Applicants may have citizenship permanently denied if they fail to pay necessary taxes and are unable to show that they are working to correct this problem.
Making False Statements or Lying
If an individual makes false statements or lies at any point during his or her application and interview, USCIS may permanently deny his or her application. Even if false statements are unintentional in nature, they could put the applicant at risk. This is why it’s critical for individuals to ensure that the information they provide to USCIS officers is accurate and truthful.
Applicants should keep in mind that they may have their citizenship permanently denied if USCIS discovers that they lied in the past to recover immigration benefits.
When to Speak with an Immigration Attorney
Prior to initiating the application process or engaging in an interview with USCIS officers, immigrants may benefit from speaking with an immigration attorney to discuss the requirements and find out how to avoid permanent denial.
An experienced attorney will be able to provide guidance and help immigrants understand their rights when applying for U.S. citizenship.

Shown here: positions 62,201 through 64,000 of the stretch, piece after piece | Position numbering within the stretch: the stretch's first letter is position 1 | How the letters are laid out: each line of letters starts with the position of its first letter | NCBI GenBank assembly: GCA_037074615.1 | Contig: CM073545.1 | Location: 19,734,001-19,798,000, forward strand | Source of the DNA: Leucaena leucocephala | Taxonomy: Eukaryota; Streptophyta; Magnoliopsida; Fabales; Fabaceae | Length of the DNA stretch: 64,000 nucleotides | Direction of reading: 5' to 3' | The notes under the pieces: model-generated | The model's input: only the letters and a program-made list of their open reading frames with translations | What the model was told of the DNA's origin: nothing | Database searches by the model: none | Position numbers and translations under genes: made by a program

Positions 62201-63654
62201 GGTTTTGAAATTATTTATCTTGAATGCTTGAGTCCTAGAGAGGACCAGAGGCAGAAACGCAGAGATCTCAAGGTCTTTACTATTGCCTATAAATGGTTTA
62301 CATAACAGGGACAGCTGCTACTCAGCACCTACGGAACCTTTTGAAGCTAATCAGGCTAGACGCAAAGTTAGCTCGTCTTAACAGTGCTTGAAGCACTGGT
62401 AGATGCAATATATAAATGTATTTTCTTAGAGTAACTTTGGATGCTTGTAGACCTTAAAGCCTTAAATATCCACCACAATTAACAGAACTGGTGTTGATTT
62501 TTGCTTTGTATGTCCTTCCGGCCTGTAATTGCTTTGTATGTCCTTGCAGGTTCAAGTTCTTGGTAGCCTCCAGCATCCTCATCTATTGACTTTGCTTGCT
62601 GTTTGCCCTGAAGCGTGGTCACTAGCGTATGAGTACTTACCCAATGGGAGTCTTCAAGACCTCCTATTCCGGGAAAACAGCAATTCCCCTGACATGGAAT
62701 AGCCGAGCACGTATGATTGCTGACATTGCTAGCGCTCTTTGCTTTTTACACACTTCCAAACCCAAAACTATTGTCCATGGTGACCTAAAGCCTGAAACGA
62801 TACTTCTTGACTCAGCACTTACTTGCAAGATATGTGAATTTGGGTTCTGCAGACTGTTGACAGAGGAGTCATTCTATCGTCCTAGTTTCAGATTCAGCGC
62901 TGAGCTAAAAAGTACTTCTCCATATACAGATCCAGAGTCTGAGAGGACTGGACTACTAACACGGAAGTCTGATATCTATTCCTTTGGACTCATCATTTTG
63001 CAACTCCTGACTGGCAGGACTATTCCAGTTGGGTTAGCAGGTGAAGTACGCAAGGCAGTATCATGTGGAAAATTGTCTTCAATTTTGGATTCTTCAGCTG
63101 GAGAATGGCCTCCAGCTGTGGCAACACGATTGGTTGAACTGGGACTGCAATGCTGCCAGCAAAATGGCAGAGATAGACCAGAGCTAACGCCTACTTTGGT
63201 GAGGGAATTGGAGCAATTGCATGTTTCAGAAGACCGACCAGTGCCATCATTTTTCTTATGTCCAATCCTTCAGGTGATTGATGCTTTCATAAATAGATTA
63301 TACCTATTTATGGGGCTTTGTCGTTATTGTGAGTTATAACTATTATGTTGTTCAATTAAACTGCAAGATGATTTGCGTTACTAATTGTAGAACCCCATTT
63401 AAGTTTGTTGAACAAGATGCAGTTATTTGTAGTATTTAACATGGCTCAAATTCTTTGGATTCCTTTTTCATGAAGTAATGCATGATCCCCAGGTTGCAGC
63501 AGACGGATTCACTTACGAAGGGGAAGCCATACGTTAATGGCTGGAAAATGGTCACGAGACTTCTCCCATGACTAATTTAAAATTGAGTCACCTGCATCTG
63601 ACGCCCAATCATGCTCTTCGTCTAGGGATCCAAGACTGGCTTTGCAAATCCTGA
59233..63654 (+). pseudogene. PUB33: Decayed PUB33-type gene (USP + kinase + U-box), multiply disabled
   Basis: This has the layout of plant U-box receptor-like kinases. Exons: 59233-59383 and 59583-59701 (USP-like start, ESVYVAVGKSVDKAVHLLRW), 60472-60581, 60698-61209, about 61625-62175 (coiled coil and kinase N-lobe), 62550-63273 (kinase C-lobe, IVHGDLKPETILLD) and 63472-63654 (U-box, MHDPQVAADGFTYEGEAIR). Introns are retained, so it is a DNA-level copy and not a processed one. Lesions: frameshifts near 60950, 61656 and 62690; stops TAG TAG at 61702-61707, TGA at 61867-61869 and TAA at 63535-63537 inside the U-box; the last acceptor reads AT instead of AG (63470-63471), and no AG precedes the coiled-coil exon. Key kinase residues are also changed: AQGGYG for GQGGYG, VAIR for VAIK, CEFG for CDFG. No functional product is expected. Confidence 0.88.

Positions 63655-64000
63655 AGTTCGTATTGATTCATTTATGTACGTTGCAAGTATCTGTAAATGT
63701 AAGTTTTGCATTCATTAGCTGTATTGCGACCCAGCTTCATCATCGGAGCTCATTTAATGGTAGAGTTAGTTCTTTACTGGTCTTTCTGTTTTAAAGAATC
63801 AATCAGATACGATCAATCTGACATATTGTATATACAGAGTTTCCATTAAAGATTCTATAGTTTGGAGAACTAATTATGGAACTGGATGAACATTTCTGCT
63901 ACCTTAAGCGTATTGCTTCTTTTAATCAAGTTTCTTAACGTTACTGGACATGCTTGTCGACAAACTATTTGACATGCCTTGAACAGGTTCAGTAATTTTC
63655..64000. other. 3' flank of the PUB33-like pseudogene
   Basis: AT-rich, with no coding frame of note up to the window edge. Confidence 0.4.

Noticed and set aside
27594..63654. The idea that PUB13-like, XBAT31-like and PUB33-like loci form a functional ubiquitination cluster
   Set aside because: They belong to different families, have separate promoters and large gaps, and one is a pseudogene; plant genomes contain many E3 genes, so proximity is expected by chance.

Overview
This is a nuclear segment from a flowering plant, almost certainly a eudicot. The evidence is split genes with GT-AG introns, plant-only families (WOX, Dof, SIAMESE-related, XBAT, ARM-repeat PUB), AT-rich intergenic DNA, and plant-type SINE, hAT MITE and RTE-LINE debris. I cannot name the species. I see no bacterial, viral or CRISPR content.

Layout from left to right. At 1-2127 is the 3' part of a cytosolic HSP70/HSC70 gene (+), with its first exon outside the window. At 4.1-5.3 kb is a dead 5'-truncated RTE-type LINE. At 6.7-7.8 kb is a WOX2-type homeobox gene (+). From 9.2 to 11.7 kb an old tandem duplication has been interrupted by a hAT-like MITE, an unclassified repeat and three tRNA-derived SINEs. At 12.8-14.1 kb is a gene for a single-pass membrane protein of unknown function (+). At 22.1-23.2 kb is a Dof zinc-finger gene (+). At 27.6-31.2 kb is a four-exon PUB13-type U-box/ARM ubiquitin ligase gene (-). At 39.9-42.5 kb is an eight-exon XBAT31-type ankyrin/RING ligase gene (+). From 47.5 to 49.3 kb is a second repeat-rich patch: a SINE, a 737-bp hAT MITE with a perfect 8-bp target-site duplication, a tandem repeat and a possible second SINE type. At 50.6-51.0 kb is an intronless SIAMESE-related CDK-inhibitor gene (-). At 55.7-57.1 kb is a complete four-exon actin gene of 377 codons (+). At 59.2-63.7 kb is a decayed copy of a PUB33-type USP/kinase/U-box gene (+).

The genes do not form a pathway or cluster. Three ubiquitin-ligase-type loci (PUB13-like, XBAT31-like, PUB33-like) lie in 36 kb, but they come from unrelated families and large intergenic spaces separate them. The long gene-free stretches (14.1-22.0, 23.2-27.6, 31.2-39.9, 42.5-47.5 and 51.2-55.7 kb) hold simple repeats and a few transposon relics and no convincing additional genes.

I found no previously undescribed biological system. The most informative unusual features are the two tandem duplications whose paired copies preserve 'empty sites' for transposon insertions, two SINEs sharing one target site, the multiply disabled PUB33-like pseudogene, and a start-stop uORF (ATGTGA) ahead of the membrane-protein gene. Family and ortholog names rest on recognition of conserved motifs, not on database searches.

The Importance of Studying for the U.S. Citizenship Test
To avoid experiencing first-hand what happens if they fail the U.S. citizenship test, applicants should take the time to study for both portions of the test. The USCIS website provides resources to help individuals sufficiently study all the materials that the test covers, including the English sections and civics test. These study materials include flashcards, videos, pocket study guides, and interactive practice tests that can help individuals memorize and understand the topics that test questions will cover.
If an applicant initially fails the citizenship test, he or she should invest more time in studying the topics he or she failed before retaking the test. The more applicants prepare for their retake, the more likely they’ll be to pass any previously failed portions of the test. If they pass the second time, they may still qualify for U.S. citizenship, provided they meet all other requirements in place for seeking naturalization. If an individual fails the test both times, USCIS will issue a denial of citizenship, which applicants may then be able to appeal.